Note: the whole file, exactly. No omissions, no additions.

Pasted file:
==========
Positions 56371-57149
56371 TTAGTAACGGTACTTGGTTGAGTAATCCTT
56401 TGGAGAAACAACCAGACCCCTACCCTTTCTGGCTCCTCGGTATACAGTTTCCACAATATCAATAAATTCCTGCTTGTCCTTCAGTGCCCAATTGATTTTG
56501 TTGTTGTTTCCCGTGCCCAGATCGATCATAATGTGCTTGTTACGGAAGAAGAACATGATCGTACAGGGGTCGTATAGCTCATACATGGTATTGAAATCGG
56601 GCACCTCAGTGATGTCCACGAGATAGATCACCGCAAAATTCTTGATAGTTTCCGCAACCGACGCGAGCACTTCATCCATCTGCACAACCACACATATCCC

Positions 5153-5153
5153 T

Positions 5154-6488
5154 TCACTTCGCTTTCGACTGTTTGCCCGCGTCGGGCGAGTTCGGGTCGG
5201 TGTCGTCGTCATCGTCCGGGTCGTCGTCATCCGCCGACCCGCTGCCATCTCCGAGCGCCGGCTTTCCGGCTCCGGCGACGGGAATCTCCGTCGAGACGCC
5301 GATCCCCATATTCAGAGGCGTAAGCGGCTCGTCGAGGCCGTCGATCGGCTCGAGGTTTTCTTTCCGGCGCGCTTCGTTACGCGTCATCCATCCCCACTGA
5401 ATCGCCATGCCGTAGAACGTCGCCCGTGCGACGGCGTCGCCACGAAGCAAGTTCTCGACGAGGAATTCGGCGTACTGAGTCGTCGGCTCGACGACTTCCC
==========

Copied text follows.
Positions 56371-57149
56371 TTAGTAACGGTACTTGGTTGAGTAATCCTT
56401 TGGAGAAACAACCAGACCCCTACCCTTTCTGGCTCCTCGGTATACAGTTTCCACAATATCAATAAATTCCTGCTTGTCCTTCAGTGCCCAATTGATTTTG
56501 TTGTTGTTTCCCGTGCCCAGATCGATCATAATGTGCTTGTTACGGAAGAAGAACATGATCGTACAGGGGTCGTATAGCTCATACATGGTATTGAAATCGG
56601 GCACCTCAGTGATGTCCACGAGATAGATCACCGCAAAATTCTTGATAGTTTCCGCAACCGACGCGAGCACTTCATCCATCTGCACAACCACACATATCCC

Positions 5153-5153
5153 T

Positions 5154-6488
5154 TCACTTCGCTTTCGACTGTTTGCCCGCGTCGGGCGAGTTCGGGTCGG
5201 TGTCGTCGTCATCGTCCGGGTCGTCGTCATCCGCCGACCCGCTGCCATCTCCGAGCGCCGGCTTTCCGGCTCCGGCGACGGGAATCTCCGTCGAGACGCC
5301 GATCCCCATATTCAGAGGCGTAAGCGGCTCGTCGAGGCCGTCGATCGGCTCGAGGTTTTCTTTCCGGCGCGCTTCGTTACGCGTCATCCATCCCCACTGA
5401 ATCGCCATGCCGTAGAACGTCGCCCGTGCGACGGCGTCGCCACGAAGCAAGTTCTCGACGAGGAATTCGGCGTACTGAGTCGTCGGCTCGACGACTTCCC